Tuesday, June 30, 2015

Still disgraceful after all these years

There's nothing quite as curious as a homophobic DARK SHADOWS fan.

In the past, it's probably been easy for these people to avoid the reality that their favorite television show has a huge homosexual following. It was even easy for them to ignore that a great many of the show's cast members were homosexual, thanks to the kind of compartmentalization required to be a functioning bigot. It doesn't really matter to them if Louis Edmonds was gay, because Roger Collins was straight; these people have more empathy for a fictional character than for the actor who played him.

This isn't a screed about who was or wasn't gay on DARK SHADOWS, because it's none of our business. I mention Edmonds only because he was fairly vocal about it in his later years. From a distance, Edmonds' revelation might seem inevitable. I used to think there was no closet big enough to hide Edmonds "secret," but that's not really true. Even if Helen Keller could spot Edmonds' sexual orientation from across the room, he was socially obliged to keep his most basic personal relationships to himself for most of his life. He could be fired, asked to leave places of business or even arrested for displaying the kinds of affection taken for granted in heterosexual relationships. (Actually, some of those responses are still legal in America.)

In January, 1971, Time Magazine published an article titled "The Homosexual in America." Here's a highlight:
"It is a pathetic little second-rate substitute for reality, a pitiable flight from life. As such it deserves fairness, compassion, understanding and, when possible, treatment. But it deserves no encouragement, no glamorization, no rationalization, no fake status as minority martyrdom, no sophistry about simple differences in taste — and, above all, no pretense that it is anything but a pernicious sickness."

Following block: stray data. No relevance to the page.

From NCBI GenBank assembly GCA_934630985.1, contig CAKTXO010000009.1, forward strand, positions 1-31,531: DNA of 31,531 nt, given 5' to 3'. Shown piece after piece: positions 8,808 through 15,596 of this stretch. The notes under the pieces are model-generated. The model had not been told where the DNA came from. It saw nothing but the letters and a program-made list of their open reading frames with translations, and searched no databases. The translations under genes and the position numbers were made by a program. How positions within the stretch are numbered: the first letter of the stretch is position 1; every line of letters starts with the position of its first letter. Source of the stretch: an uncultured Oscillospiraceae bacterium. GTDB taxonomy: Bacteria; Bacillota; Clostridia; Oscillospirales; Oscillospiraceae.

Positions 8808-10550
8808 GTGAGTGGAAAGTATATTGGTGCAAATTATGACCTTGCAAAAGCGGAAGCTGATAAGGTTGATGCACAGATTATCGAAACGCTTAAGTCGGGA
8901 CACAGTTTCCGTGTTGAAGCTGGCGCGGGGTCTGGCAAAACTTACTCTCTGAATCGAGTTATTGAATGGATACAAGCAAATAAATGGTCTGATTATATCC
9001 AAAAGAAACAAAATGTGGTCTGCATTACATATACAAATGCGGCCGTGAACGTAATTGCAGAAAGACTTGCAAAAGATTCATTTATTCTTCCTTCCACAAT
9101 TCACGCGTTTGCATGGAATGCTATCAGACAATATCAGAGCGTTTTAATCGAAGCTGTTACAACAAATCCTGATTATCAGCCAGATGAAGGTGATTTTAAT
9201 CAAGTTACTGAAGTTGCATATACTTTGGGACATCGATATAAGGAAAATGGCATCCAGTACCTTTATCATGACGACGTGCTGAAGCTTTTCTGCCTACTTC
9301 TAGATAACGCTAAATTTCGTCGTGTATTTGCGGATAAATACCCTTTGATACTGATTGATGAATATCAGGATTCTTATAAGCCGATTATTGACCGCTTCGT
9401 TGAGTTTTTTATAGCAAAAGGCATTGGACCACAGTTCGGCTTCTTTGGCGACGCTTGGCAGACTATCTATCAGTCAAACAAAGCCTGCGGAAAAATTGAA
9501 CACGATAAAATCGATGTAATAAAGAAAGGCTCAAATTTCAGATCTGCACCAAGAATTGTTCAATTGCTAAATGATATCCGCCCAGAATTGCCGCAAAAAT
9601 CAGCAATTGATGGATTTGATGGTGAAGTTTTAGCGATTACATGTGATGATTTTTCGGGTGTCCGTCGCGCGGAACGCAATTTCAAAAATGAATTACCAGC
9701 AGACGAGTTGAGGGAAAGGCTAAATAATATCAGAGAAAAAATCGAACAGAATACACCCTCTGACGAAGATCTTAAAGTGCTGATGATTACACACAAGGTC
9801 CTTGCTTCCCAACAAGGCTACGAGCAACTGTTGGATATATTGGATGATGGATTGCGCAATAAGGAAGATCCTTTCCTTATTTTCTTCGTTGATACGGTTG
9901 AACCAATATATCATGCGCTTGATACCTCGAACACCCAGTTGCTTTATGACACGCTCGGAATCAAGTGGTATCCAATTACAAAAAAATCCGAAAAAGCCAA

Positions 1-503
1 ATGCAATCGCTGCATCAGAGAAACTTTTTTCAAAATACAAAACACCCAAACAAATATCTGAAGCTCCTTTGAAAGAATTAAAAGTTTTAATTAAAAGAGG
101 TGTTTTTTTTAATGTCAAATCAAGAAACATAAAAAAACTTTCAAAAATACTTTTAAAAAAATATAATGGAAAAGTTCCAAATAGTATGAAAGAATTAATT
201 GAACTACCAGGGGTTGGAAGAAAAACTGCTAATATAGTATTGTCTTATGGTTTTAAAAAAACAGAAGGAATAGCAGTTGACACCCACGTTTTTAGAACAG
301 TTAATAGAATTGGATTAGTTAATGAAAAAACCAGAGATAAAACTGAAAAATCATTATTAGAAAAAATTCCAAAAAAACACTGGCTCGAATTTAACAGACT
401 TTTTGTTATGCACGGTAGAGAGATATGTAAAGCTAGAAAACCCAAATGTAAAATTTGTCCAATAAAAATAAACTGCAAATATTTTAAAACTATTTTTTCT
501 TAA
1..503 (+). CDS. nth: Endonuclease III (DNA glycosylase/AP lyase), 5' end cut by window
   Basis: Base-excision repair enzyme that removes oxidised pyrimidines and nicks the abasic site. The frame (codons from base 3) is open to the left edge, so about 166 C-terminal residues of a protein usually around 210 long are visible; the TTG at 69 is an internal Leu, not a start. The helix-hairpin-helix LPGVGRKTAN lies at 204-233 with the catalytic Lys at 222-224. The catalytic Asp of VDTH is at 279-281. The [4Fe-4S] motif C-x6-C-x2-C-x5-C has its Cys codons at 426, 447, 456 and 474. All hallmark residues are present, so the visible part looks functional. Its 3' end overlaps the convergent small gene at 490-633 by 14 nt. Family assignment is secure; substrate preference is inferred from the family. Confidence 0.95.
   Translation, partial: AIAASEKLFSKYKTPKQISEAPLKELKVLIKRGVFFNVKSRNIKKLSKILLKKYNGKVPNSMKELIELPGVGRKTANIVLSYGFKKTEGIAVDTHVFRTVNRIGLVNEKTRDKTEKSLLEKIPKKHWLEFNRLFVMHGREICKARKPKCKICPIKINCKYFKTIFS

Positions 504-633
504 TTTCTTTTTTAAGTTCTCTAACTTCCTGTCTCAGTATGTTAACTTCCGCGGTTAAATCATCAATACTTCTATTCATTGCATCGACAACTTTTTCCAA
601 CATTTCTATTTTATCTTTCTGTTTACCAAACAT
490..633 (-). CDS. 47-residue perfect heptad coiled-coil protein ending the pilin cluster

When DARK SHADOWS was on the air, this is how people spoke about LGBT people when they were being nice. If someone was feeling especially nasty, violence was also an acceptable tool.

Yesterday, I updated the cover of the CHS Facebook page with the image you see above. It was a busy weekend and my biggest concern was that I was a little late in celebrating the moment. Nobody seemed to mind that I was the last person on Facebook to add a bit of color to my Facebook layout ...  but there was a scattering of  "curious" comments about the decision. The most direct comment came from Mr. John Johnson, which you can see at the top of the page. It kickstarted a discussion about the phenomenon of the homophobic DARK SHADOWS fans, but was deleted sometime during the night. Consequently, the remaining elements of the discussion are pretty confusing.

Unfortunately for Mr. Johnson, I took a screenshot of his post. Welcome to the 21st Century, jerk. You don't get to walk into my house, throw brickbats and scurry away.

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